Birth Of The Horse
In Finnish folklore first horse was called Iku-Tihku. Trolls created Iku-Tihku in their underground forge. Like many other Eurasian people, Finno-Ugric tribes believed that there were three levels in the world and all those levels were connected to each other through the world tree. These levels were called: Ylinen, Keskinen and Alinen. Ylinen the upper world was the place where the highest of the spirits and most respected gods lived (in some cases it was also believed to be the state where the re-birth process started). Keskinen the middle world was the natural world (our physical world) where humans and animals lived together with all deities that ruled the elements. Alinen the underworld was a place, where the spirits of the dead lived. Alinen was a place where spirits waited their turn to be reborn again.
Iku-Tihku was a creature of Alinen. It was completely made of fire and ice. Iku-Tihku was also a shaman and it could travel between these three worlds (which also represent the three levels of consciousness) but it only could visit Keskinen, the middle world during the winter because it would melt in any other season. Trolls used Iku-Tihku as their model when they created all other horses but they were made of stone, steel and iron so that they could live in Keskinen all year round if they wished to.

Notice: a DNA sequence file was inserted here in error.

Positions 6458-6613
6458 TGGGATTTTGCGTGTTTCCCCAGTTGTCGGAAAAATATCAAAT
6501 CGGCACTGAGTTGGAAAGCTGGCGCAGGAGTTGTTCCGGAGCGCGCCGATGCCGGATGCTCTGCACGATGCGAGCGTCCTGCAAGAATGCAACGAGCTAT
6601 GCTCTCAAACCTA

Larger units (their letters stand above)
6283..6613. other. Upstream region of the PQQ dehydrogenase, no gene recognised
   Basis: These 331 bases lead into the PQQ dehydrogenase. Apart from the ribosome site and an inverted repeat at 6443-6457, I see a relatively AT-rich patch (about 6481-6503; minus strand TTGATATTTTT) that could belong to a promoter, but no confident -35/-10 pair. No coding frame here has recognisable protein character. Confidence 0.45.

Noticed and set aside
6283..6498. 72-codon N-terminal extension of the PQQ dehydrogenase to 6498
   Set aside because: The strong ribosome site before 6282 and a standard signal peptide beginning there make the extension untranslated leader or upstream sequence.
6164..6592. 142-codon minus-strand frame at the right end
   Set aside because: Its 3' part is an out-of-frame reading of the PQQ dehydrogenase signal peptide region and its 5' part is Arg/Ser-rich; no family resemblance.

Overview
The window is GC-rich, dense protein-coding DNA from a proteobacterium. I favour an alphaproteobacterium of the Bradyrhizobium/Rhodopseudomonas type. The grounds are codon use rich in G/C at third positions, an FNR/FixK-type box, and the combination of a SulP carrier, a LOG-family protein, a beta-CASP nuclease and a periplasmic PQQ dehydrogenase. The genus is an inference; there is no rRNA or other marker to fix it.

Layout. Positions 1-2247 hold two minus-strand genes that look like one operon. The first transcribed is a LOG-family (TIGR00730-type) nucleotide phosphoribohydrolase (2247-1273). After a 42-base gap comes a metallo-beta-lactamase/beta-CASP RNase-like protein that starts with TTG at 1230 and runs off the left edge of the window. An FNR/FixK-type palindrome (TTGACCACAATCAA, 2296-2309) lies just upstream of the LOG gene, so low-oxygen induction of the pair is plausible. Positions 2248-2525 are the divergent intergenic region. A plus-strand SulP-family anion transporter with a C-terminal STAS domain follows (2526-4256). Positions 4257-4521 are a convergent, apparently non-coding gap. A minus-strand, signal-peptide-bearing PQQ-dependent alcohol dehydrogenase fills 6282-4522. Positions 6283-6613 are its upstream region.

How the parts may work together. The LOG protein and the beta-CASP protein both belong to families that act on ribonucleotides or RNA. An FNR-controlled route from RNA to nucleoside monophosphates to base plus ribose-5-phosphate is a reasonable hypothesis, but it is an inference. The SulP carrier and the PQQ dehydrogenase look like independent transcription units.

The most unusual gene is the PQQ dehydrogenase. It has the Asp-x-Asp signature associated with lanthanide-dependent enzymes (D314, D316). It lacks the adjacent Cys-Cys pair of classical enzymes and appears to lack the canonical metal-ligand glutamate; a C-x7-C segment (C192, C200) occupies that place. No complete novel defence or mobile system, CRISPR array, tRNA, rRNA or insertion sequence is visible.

From Hiisi is the horse´s origin, from the mountain- the splendid foal´s in a room with a door of fire, in a smithy with an iron ridge, its head was made of stone, it´s hoofs of rock, its legs were formed from iron, it´s back was made of steel (Source: magic songs of the Finns).
Tahvatar The Horse Goddess
In Finnish mythology, each animal and plant species have their own emuu. Emuu is old Finnish and means mother. Emuu was the first specimen of the particular species. Emuu´s exists in myths of Finns, Saami´s and Latvians. In Finland, many of the Emuu´s were believed to be half-human half-animals and often they were represented as female goddesses. Emuu of horses was a goddess called Tahvatar. There aren´t many myths left about Tahvatar. It is believed that she was very similar to Gallo-Roman goddess Epona. Tahvatar was a shapeshifter and could transform herself into a horse. In Finland, there was a custom to say Tahvatar´s blessings for horses before they were let to the fields during the spring.